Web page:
Thursday, January 18, 2001

Arbitrators put police officers back on force

By Robert Anglen and Jane Prendergast
The Cincinnati Enquirer

        Ten Cincinnati police officers fired in the last five years have gotten to keep their jobs.

        They've shown up for assignments drunk, been accused of asking women for sex, mishandled weapons and used excessive force during arrests.

        But in every case since 1996 where police officers have fought termination, an outside arbitrator has ruled against the city and reinstated them.

        More than frustrated, city administrators and lawmakers told the Enquirer that they are hamstrung by a biased system that has undermined a basic employee axiom: You can lose your job.

        Personnel records show that six other officers facing dismissal settled their cases out of arbitration. That means arbitrators never heard the cases. Of those, two resigned, two were reinstated and two were dismissed.

        “The situation is intolerable,” City Manager John Shirey said Wednesday. “There is no way I can run an organization and enforce discipline if every serious case is going to be overturned and the offending employee is put back on the job.”

        The most recent officer to be reinstated is Robert Hill, who went back to work last week after an arbitrator reduced his termination to a week's suspension without pay.

        Mr. Hill was fired for using excessive force when he slammed a 68-year-old Alzheimer's patient to the floor of a United Dairy Farmers store in November 1999.

        After the arbitrator's decision, Police Chief Tom Streicher said he did not want Mr. Hill back on the force.

        “I can't understand how every arbitrator could find in every case for the employee,” Mr. Shirey said.

        Bob Meade, senior vice president of the American Arbitration Association, says each case is decided on its own merits.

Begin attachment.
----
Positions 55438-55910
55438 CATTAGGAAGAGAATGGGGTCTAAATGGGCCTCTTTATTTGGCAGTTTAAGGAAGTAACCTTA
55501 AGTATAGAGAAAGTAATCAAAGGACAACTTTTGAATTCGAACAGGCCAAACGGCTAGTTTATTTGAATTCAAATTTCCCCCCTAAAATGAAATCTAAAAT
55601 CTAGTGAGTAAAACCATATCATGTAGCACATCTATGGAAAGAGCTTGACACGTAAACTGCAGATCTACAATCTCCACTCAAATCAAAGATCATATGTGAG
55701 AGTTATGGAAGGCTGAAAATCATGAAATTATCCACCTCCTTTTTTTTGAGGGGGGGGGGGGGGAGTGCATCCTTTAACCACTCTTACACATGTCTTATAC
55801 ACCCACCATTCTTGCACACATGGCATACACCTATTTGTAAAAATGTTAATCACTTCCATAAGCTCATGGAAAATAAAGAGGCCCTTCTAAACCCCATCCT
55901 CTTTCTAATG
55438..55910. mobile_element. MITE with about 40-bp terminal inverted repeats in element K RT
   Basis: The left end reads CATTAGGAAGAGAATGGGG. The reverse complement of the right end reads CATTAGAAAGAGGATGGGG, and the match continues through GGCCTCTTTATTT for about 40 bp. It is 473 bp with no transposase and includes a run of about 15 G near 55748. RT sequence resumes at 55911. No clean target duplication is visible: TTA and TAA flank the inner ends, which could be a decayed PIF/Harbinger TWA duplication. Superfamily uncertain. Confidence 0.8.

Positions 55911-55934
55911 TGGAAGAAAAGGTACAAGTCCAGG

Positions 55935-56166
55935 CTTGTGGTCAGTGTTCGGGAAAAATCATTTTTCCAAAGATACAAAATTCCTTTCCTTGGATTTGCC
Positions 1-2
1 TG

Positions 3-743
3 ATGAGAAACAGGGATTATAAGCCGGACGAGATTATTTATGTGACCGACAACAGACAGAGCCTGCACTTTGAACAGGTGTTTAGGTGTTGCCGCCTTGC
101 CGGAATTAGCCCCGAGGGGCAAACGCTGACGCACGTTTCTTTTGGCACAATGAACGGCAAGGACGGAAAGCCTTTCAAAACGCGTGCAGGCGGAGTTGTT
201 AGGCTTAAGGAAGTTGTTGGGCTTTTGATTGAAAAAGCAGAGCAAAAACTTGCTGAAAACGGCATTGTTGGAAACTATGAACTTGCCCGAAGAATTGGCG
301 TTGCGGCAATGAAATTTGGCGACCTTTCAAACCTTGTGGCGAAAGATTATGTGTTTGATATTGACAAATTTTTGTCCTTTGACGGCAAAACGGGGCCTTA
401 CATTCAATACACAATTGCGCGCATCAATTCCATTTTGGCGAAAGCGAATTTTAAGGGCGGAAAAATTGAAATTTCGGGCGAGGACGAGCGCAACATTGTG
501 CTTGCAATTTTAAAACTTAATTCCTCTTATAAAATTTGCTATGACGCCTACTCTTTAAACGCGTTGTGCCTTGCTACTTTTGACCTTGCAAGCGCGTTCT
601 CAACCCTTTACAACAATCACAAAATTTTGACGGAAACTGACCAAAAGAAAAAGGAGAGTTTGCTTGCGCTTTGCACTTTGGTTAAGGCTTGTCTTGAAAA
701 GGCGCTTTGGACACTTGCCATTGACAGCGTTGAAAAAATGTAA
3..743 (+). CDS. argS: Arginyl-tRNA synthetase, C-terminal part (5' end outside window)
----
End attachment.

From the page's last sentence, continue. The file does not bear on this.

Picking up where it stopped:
Arbitrators base decisions on existing policies and contract agreements. Mr. Meade said cases might seem like slam dunks, but if there are no written policies or clear rules, then an arbitrator must decide against the city.

        “I've seen cases where you say, "Oh, my God. How can he rule that way?' But then it turns out there was no rule about it.”

        The city has contracted for about seven years with Mr. Meade's organization, a nonprofit agency that handles about 14,000 cases annually — of which half involve public agencies.

        Jim Pasco, executive director of the national Fraternal Order of Police in Washington, D.C., said Wednesday the city loses so many cases “probably because they're taking unreasonable positions. You would think that the city would learn to be more fair.”

        Arbitrators, by law, he said, are required to make fair conclusions.

        “If they were truly bad cops, they wouldn't have to rehire them.”

        But Councilman Pat DeWine says the system must change. On Wednesday, he sent a memo to the city manager asking him to report back in 60 days “to ensure that officers who are unfit to serve are removed from the force.”

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